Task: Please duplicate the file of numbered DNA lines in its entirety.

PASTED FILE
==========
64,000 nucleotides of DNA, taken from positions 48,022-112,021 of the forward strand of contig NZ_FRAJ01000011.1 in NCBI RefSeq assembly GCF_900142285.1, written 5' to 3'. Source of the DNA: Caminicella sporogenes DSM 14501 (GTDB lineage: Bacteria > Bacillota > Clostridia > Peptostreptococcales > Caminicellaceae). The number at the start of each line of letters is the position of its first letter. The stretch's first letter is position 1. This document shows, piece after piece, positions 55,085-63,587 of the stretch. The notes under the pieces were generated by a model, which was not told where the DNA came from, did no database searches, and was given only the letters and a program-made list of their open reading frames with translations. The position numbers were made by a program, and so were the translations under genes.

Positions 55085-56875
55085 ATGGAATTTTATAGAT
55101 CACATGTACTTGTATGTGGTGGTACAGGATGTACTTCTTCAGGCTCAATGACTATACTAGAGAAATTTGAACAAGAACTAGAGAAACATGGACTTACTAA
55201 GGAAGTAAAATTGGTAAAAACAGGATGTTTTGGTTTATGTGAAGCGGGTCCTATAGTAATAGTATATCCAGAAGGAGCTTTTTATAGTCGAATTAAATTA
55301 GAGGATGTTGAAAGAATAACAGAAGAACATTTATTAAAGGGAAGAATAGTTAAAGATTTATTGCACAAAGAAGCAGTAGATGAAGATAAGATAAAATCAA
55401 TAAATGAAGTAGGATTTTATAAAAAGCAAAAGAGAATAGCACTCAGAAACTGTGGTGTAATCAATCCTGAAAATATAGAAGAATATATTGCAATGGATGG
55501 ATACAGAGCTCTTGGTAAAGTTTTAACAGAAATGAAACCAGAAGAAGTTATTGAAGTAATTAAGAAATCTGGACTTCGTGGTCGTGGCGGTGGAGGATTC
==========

64,000 nucleotides of DNA, taken from positions 48,022-112,021 of the forward strand of contig NZ_FRAJ01000011.1 in NCBI RefSeq assembly GCF_900142285.1, written 5' to 3'. Source of the DNA: Caminicella sporogenes DSM 14501 (GTDB lineage: Bacteria > Bacillota > Clostridia > Peptostreptococcales > Caminicellaceae). The number at the start of each line of letters is the position of its first letter. The stretch's first letter is position 1. This document shows, piece after piece, positions 55,085-63,587 of the stretch. The notes under the pieces were generated by a model, which was not told where the DNA came from, did no database searches, and was given only the letters and a program-made list of their open reading frames with translations. The position numbers were made by a program, and so were the translations under genes.

Positions 55085-56875
55085 ATGGAATTTTATAGAT
55101 CACATGTACTTGTATGTGGTGGTACAGGATGTACTTCTTCAGGCTCAATGACTATACTAGAGAAATTTGAACAAGAACTAGAGAAACATGGACTTACTAA
55201 GGAAGTAAAATTGGTAAAAACAGGATGTTTTGGTTTATGTGAAGCGGGTCCTATAGTAATAGTATATCCAGAAGGAGCTTTTTATAGTCGAATTAAATTA
55301 GAGGATGTTGAAAGAATAACAGAAGAACATTTATTAAAGGGAAGAATAGTTAAAGATTTATTGCACAAAGAAGCAGTAGATGAAGATAAGATAAAATCAA
55401 TAAATGAAGTAGGATTTTATAAAAAGCAAAAGAGAATAGCACTCAGAAACTGTGGTGTAATCAATCCTGAAAATATAGAAGAATATATTGCAATGGATGG
55501 ATACAGAGCTCTTGGTAAAGTTTTAACAGAAATGAAACCAGAAGAAGTTATTGAAGTAATTAAGAAATCTGGACTTCGTGGTCGTGGCGGTGGAGGATTC